Microsoft China Venture Partnes with Sina

Microsoft has joined forces with Sina, China's largest online news portal and leading microblogging site, in a deal that could help MSN grow into a sizable player in the country's internet industry.

MSN China, a joint venture which runs the instant messaging service in the country, and Sina on Thursday started linking their instant messaging tools and blogging sites.

Users of Sina's microblog, Weibo, can have their messages displayed on their Windows Live Messenger accounts and log on to Weibo with their MSN account names. Bloggers on the Windows Lives Spaces platform can also move to Sina's equivalent blogging site.

The alliance could bring additional users to MSN. China had 858m active instant messaging accounts in the third quarter, according to Analysys, the internet research firm. MSN ranks second in this market after QQ, the instant messaging platform run by Tencent which has more than 600m active accounts.

More importantly, the tie-up could help both companies increase the revenues they generate per user. It also marks a more decisive step towards open platforms - which allow users to move between different companies' websites.

"The US has been moving towards open platforms for five or six years but China hasn't," said Xie Wen, a former head of Yahoo China and prominent internet industry expert. "One should realise that the dividend from the Chinese netizen population has been almost used up, and we have now entered the era of cross-selling."

"If Sina is serious about this and moves fast enough, they could create significant pressure on QQ, Sohu and Netease," said Mr Xie.

Sohu and Netease are two other large Chinese online portals. Sohu has a focus on news and blogging services, while Netease concentrates on online games.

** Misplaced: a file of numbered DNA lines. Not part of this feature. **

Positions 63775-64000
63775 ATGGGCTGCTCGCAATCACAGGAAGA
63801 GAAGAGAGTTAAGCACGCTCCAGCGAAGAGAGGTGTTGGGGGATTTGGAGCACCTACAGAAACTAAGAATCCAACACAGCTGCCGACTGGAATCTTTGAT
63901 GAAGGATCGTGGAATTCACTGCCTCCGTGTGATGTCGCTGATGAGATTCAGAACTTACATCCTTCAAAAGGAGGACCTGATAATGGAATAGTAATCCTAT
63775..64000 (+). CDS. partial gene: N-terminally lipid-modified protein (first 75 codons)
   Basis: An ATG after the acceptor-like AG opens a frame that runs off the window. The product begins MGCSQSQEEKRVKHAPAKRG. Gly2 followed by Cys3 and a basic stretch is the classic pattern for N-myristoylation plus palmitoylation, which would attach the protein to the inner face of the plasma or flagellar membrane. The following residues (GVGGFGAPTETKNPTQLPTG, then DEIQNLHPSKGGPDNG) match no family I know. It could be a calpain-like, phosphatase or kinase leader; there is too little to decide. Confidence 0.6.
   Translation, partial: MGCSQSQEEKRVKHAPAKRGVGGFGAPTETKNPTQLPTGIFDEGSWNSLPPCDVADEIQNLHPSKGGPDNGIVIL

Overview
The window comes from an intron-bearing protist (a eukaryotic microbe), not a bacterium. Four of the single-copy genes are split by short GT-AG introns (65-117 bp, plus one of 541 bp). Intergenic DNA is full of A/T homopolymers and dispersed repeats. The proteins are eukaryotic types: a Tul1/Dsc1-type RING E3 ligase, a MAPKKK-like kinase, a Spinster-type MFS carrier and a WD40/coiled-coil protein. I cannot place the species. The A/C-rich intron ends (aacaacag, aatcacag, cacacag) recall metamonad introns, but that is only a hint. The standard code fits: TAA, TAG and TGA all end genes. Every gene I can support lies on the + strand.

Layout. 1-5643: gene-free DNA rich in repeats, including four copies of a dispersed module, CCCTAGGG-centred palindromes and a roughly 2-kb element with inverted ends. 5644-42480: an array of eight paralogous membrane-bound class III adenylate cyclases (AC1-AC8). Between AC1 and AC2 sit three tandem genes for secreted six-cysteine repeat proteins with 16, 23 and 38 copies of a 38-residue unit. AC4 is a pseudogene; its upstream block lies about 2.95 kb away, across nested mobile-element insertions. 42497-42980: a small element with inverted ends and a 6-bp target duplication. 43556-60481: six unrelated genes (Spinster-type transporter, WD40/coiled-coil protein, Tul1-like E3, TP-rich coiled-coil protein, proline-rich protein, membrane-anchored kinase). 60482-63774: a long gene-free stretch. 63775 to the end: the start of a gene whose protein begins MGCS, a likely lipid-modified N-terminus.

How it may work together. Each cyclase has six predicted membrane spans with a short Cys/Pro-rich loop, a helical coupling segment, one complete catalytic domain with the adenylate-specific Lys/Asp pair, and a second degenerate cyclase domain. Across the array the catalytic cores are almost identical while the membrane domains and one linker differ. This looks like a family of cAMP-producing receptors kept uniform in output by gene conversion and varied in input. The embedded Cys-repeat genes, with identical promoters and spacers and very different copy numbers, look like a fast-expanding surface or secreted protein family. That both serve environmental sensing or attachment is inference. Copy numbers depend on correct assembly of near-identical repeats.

The tie-up comes after QQ issued an ultimatum to users last week to drop a rival antivirus software from their computers or be denied QQ logon, which has upset their users. Qihoo 360, which makes the antivirus software, and QQ began started toning down their public spat this week following criticism from the government .

"You can say that this co-operation between MSN and Sina shows the butterfly effect from the fight between QQ and Qihoo 360," said Liu Xingliang, head of Hongmai, the internet software company.

Tencent is known as the Microsoft of China and has successfully rolled out a stream of new products and services to generate new revenue from its huge user base. QQ users can do everything from playing online games and social networking to shopping online and reading the news without leaving Tencent's platform.

Liu Zhenyu, president of MSN China, said the company hoped to create an aggregation platform through more co-operation with local partners.

Renren, China's largest social networking site which resembles Facebook, also said it would increase open platform functions.

"In the future, the role of the aggregator will increasingly be played by social networking sites and not by search engines," said Huang Jing, a director at Renren.

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